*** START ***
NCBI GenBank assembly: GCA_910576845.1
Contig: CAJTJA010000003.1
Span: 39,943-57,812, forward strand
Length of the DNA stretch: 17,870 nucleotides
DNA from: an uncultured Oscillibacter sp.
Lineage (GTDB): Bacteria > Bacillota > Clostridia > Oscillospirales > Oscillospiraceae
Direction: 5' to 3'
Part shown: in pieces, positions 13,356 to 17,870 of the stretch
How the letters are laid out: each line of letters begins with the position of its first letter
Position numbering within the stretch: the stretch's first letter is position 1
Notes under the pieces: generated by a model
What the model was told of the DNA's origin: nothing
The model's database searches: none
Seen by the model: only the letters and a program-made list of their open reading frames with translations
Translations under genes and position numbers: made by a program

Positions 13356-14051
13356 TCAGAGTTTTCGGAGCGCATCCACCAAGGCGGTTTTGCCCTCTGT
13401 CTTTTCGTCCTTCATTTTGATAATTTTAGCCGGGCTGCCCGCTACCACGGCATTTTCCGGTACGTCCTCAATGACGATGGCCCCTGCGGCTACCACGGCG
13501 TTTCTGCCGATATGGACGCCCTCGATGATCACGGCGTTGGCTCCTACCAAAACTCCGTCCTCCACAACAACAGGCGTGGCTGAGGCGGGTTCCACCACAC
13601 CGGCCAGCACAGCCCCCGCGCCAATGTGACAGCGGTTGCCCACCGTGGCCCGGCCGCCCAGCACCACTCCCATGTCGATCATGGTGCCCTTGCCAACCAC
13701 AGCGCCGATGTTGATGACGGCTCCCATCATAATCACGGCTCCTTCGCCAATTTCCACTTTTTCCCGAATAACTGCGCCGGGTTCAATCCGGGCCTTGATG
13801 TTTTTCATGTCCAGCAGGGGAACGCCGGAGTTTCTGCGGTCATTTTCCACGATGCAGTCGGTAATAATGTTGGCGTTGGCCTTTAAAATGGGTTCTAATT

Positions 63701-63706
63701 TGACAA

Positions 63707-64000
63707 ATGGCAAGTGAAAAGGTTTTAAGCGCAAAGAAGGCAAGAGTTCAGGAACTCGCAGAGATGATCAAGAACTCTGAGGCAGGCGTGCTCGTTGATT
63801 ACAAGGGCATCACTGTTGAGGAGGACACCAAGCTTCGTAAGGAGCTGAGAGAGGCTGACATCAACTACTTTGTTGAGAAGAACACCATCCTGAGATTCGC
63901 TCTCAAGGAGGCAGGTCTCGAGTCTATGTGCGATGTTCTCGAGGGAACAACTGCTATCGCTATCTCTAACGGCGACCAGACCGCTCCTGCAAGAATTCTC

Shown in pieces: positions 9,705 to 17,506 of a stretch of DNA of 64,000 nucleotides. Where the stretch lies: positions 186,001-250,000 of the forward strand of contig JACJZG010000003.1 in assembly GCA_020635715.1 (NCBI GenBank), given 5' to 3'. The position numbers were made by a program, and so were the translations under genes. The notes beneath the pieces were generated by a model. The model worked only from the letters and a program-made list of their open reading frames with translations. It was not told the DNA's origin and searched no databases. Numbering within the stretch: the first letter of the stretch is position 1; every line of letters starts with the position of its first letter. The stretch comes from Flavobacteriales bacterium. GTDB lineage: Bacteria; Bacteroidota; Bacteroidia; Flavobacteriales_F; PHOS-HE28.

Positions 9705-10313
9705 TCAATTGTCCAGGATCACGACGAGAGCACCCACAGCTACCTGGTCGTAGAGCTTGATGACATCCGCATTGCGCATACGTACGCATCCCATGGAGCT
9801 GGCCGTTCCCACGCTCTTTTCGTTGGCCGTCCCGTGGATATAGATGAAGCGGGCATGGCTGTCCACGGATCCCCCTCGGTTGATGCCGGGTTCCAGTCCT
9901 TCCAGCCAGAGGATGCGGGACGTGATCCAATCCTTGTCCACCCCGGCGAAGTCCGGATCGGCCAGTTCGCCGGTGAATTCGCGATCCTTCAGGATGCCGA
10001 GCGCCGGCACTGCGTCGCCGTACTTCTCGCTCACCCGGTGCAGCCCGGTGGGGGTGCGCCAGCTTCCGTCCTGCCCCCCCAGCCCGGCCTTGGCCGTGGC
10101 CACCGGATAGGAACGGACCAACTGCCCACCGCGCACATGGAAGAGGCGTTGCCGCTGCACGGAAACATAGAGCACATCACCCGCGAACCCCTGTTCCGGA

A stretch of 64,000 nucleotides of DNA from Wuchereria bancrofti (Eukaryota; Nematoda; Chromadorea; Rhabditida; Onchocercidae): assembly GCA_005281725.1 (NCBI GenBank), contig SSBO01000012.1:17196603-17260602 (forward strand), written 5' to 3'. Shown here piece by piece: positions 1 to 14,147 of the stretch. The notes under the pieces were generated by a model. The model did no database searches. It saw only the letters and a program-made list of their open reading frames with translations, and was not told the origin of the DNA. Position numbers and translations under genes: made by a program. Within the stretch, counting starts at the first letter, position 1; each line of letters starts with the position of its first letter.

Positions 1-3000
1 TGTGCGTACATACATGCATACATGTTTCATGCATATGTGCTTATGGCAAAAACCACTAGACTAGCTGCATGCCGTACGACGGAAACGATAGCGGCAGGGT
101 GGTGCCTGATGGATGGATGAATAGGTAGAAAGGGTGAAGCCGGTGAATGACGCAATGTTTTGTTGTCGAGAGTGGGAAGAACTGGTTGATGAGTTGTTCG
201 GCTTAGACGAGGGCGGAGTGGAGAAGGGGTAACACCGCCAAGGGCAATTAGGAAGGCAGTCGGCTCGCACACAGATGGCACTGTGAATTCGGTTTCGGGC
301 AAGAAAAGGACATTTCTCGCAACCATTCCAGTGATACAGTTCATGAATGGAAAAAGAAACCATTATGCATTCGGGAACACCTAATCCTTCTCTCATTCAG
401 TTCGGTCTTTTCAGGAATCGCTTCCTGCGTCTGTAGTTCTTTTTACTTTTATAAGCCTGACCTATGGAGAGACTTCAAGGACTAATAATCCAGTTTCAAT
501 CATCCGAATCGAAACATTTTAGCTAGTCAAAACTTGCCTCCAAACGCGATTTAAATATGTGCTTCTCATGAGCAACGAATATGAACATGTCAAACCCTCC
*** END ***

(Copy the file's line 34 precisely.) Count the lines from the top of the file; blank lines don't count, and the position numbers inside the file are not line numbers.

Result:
10001 GCGCCGGCACTGCGTCGCCGTACTTCTCGCTCACCCGGTGCAGCCCGGTGGGGGTGCGCCAGCTTCCGTCCTGCCCCCCCAGCCCGGCCTTGGCCGTGGC